When a manager is notified of a case of bullying, harassment or other improper conduct, or becomes aware of such her/himself, she or he must immediately seek to obtain an overview of the case and ensure that the case is handled properly. In this context, reference is made to the procedure for notification in UiB’s Guidelines for whistleblowing at the University of Bergen.

The manager must check that she/he is not involved in the case her/himself, as far as this is possible. If she/he is involved, the case must be dealt with at a higher managerial level.

Managers can seek advice and assistance on how to handle the case from the Division of HR. The occupational health service can also provide advice in these kinds of cases.

Managers have a responsibility to safeguard all the parties involved in these kinds of cases and refer employees to the occupational health service if necessary. Retaliation against people who have notified in accordance with the guidelines (whistleblowers) is forbidden.

Investigation

It will often be natural to initiate the investigation by conducting individual interviews with the person or people who have reported improper conduct, the parties involved, and others who may be able to provide information about the case.

Some advice regarding the interviews:

  • Inform the involved parties about their right to include an employee representative / adviser in the invitation to a meeting. At the same time, inform who the employer has requested to attend the meeting
  • Start by clarifying the purpose and premises of the interview.
  • Be prepared for the fact that these kinds of interviews may be emotionally distressing for the employee.
  • Do not be biased. Be concerned with listening to your employees. Avoid being influenced by the first information you receive. Different versions can be equally correct/wrong
  • Make a memo from the interviews. To avoid any misunderstandings, the employee should be allowed to review and, if necessary, revise the memos from their interview
  • Trust and confidentiality are particularly important in such contexts. When disseminating information received, one should avoid referring to who has said what, but focus on what was communicated

After the interviews, a summary of the case must be prepared and it must be considered whether further information retrieval is needed in order to investigate the case.

Conclusion

Once the case has been enlightened as well as possible, a conclusion must be reached as to whether someone is being – or has been – subjected to bullying, harassment or other improper conduct. The involved parties must be informed about the conclusion.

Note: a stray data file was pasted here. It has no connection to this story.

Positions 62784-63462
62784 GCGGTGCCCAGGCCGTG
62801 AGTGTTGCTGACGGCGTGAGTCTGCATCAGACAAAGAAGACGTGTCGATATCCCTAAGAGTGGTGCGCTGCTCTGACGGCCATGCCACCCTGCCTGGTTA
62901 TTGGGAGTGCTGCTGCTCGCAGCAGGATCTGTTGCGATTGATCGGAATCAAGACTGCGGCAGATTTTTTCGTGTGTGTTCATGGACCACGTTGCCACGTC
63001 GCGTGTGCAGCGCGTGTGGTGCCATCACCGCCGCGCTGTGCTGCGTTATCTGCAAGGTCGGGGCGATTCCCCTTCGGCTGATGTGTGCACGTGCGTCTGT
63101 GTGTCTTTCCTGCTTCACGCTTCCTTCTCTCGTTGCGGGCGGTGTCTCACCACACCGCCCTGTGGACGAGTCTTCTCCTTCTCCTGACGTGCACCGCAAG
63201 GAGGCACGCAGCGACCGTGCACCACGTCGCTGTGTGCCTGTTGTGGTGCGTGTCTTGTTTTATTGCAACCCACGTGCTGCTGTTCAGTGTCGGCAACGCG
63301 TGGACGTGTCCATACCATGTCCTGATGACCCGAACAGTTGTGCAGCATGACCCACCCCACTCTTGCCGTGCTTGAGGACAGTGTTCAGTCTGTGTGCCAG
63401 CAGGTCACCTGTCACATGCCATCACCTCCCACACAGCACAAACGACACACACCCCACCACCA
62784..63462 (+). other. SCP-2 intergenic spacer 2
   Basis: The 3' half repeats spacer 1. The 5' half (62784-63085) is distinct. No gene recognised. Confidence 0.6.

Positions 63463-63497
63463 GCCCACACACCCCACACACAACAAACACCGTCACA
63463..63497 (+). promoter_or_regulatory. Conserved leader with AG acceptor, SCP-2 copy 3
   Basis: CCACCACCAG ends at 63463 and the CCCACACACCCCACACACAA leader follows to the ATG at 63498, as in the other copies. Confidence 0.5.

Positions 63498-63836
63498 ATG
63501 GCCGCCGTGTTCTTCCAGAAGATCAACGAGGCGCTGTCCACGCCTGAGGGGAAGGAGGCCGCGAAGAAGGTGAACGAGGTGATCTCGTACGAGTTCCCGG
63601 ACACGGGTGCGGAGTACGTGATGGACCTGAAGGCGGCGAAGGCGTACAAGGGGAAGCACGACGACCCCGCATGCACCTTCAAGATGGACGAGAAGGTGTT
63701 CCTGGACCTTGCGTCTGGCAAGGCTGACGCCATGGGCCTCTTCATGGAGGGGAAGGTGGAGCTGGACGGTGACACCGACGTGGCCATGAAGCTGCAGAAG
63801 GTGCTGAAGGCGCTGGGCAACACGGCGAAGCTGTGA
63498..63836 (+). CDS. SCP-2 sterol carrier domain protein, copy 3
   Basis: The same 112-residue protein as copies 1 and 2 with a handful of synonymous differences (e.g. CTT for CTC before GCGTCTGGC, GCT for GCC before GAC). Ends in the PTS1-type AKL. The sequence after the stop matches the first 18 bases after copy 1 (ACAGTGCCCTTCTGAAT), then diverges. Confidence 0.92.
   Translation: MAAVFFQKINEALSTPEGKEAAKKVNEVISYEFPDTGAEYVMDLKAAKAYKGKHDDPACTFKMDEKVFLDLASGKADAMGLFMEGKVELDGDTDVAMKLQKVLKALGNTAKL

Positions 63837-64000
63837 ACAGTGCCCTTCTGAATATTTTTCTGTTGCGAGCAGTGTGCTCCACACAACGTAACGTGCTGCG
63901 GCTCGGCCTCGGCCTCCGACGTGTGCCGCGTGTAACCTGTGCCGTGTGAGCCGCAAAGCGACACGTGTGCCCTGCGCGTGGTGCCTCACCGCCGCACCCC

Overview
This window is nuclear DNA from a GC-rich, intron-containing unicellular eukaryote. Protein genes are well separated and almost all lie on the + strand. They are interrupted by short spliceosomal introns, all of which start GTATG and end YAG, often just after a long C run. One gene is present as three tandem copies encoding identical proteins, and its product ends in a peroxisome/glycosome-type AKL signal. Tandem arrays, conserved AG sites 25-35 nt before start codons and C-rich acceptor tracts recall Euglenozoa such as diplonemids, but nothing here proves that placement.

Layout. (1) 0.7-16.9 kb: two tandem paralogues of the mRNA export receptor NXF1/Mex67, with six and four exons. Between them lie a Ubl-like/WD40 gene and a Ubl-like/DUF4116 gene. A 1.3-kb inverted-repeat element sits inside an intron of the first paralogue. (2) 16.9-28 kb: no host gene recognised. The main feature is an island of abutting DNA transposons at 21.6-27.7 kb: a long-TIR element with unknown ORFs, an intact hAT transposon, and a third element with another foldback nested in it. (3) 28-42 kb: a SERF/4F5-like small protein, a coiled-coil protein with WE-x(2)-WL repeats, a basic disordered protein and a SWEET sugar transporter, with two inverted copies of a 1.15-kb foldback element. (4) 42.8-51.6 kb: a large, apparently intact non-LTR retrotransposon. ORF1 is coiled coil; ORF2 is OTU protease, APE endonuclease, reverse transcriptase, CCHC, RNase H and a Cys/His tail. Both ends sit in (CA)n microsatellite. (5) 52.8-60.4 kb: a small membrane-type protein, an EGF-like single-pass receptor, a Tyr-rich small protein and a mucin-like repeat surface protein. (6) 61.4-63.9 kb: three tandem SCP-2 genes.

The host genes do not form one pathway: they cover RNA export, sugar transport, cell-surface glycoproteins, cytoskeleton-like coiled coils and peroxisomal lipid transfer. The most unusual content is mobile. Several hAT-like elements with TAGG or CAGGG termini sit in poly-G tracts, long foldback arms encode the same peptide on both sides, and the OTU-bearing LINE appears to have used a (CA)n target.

6. Follow-up

If the conclusion is that one or more employees are being subjected to bullying, harassment or other improper conduct by other employees, the matter must be rectified such that the employee(s) is ensured a thoroughly sound working environment.

At such a conclusion the manager, together with the Division of HR, must assess whether there are grounds for sanctions against one or more of the parties involved in the case.

In addition, steps must be taken to prevent the improper conduct from happening again.

Failure to deal with these kinds of cases properly can be notified as censurable conditions in accordance with the Guidelines for whistleblowing at the University of Bergen.

In order to prevent new cases of bullying and harassment, continuous preventive work is important as part of the systematic HSE work.

7. Relevant guidelines

8. References

Working Environment Act

Equality and Anti-Discrimination Act

Regulations relating to Systematic Health, Environmental and Safety Activities in Enterprises (Internal Control Regulations)

Public Administration Act

Guidelines for whistleblowing at the University of Bergen.

Guidelines for conflict management

Guidelines for conflicts, bullying, harassment and sexual harassment that involves students (NO).

Guidelines for handling violence and threats

Norwegian Labour Inspection Authority – Bullying (NO)

Norwegian Labour Inspection Authority – Harassment (NO)

Sikresiden – Sexual Harassment

Workplace bullying (Idebanken.org) (NO)

Show revision history
Date Comment Entered by
Friday 19 June 2020 11:14:47 am Oversettelse Kathrine Brosvik Thorsen
Friday 19 June 2020 11:13:00 am Oversettelse Kathrine Brosvik Thorsen
Friday 19 June 2020 10:56:09 am Oversettelse Kathrine Brosvik Thorsen
Tuesday 28 April 2020 12:03:22 pm Ny retningslinje Kathrine Brosvik Thorsen
Tuesday 28 April 2020 11:59:34 am Ny retningslinje Kathrine Brosvik Thorsen